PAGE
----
What It Could Have Been

January 23, 2013
?The up-beat music blared from the speakers above the frosty surface, as I took off into the air. Even though it was practice, I needed to go all out and do the best that I could. My heel, blade, and then toe-pick left the ice and the world moved in slow motion. Twirling through the air had always felt effortless, like I could fly even. I was fully rotated coming out of my jump, but I didn’t come back down on my blade. My tailbone came in full contact with the sheer surface and I felt the vertebras in my back compress, as if they were part of an accordion. At first, I sat in shock until, BAM. The pain hit me. I hunched over, trying not to writhe in pain, but it was just too unbearable.
?I ignored the pain for weeks which turned into months. Hours and hours of practice made me writhe in pain. Spinning, jumping and twirling around put a lot of strain on my back. I swallowed my ego and pride and went to the doctor.
?I stepped into the intimidating office full of sick babies and crazy toddlers. It smelled of Lysol and rubber gloves. There were pictures of all of the doctors on the wall with posters about Swimmers’ Ear and the flu next to them. There was also a fish tank. It was large and rectangular with lots and lots of small fish inside it. Above the tank read, “PLEASE DON’T TAP THE GLASS.” C’mon, three-years-olds can’t read, of course they’re going to tap the glass and bother the fish. They’re curious!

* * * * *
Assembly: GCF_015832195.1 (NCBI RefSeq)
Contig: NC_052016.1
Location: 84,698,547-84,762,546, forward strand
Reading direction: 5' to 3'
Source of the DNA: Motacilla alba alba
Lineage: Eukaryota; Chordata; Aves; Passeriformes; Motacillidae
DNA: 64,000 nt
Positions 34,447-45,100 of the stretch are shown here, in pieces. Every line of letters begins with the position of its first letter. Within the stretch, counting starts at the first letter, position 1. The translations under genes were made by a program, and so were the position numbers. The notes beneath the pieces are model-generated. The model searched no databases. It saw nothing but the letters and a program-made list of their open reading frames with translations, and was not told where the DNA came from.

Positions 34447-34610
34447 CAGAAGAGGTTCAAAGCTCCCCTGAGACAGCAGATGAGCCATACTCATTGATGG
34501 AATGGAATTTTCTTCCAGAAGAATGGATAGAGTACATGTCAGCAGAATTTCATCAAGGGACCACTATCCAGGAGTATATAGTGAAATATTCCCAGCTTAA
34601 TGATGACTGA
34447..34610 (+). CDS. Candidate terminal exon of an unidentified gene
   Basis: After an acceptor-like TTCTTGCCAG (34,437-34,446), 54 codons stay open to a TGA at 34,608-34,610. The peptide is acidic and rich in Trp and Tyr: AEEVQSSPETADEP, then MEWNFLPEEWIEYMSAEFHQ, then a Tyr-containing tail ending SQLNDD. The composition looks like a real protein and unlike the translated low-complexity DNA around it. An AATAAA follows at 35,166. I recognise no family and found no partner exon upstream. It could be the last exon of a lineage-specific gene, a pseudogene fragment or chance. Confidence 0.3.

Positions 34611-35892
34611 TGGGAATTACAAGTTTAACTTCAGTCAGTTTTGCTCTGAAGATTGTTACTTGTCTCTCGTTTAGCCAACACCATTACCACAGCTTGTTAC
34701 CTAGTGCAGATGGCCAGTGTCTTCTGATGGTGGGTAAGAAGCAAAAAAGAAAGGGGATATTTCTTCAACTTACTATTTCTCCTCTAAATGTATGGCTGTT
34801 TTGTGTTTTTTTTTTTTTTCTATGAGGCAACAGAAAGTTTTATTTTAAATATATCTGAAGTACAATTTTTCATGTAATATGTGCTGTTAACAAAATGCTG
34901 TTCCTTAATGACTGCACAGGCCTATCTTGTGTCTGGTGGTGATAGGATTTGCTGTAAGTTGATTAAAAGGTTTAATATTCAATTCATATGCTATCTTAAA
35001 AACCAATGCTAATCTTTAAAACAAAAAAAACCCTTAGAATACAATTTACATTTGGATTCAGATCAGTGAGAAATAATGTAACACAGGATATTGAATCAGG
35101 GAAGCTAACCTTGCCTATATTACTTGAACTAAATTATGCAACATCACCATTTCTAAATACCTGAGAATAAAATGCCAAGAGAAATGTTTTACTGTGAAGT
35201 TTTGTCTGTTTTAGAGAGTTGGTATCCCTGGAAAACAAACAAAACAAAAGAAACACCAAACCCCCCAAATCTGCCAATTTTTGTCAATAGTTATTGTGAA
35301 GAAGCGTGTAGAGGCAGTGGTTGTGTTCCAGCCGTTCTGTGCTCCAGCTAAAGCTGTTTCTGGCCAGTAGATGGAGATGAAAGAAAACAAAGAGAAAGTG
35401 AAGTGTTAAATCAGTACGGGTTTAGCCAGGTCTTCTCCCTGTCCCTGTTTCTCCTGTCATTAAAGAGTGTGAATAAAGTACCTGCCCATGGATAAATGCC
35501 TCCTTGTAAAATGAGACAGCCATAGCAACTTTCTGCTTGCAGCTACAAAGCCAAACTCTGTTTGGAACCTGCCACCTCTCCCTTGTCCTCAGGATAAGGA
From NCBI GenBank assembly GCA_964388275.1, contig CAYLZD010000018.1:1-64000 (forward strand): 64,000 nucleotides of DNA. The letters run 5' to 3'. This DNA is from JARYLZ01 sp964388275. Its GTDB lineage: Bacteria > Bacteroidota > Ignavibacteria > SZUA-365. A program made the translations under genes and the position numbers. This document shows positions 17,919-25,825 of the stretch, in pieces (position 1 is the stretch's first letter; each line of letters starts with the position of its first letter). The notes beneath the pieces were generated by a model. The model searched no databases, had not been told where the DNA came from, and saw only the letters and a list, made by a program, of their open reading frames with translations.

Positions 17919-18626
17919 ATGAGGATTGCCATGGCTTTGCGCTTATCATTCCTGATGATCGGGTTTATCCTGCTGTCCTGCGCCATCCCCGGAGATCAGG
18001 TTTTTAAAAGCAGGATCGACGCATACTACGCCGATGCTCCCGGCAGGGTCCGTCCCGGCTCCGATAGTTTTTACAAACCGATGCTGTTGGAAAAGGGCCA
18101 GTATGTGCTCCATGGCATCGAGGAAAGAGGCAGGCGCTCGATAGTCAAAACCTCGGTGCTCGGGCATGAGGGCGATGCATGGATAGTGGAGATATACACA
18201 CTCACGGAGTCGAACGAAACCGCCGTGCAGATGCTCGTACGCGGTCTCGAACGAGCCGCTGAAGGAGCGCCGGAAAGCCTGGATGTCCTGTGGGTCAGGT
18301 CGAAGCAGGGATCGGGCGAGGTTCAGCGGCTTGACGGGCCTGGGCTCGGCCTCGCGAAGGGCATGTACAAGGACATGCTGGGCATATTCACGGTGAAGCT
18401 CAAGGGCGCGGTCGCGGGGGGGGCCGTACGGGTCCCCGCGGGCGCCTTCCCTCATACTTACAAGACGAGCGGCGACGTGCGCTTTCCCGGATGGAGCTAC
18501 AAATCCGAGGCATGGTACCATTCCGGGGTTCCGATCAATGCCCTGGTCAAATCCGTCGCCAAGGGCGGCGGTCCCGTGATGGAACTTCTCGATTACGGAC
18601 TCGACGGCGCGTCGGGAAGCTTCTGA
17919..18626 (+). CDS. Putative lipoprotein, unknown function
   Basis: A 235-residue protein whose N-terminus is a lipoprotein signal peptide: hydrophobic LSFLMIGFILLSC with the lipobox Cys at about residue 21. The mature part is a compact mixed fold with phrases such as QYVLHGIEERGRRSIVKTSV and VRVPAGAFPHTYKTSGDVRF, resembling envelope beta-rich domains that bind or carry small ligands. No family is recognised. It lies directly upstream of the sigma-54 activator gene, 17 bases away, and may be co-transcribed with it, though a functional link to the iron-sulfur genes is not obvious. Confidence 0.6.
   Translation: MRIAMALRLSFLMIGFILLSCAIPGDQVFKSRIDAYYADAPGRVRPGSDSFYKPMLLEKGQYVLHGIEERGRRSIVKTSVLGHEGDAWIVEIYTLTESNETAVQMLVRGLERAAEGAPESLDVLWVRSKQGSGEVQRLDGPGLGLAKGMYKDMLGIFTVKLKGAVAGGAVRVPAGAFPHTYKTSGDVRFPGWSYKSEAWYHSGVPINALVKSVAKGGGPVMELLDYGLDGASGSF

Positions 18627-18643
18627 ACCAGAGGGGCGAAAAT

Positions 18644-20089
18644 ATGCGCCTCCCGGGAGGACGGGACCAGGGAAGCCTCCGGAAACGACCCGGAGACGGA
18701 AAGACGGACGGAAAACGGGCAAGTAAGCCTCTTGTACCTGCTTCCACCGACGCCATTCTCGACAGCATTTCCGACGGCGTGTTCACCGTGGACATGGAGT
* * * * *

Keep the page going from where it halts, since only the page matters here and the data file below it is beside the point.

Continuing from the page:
“Maria Reed, come follow me please,” said a nice nurse dressed in Minnie Mouse scrubs. Oh gosh, what are they going to tell me? “Ok, sweetie, just wait here and the doctor will be with you shortly,” said the Minnie Mouse nurse. Alright Maria, get yourself together. You are too strong to back down now. You are going to ask the questions and the doctor is going to answer them. The doctor walked in and immediately sent me to get x-rays. After, I had returned to the same room that I met the Minnie Mouse nurse.
“Maria, you’ve broken your back. Specifically you’re T-11 and T-12.” I sat in front of my doctor, stunned. Eyes widened, jaw open and dreams crushed. Floods of tears began falling from my eyes as the doctor gave instructions to my mom. He said something about a back brace, physical therapy, and no exercise for about six months. Emotions ran wild through my head. Will I ever be able to skate again? Can I go back to being as good as I was before? Will my Olympic dreams be on hold forever?

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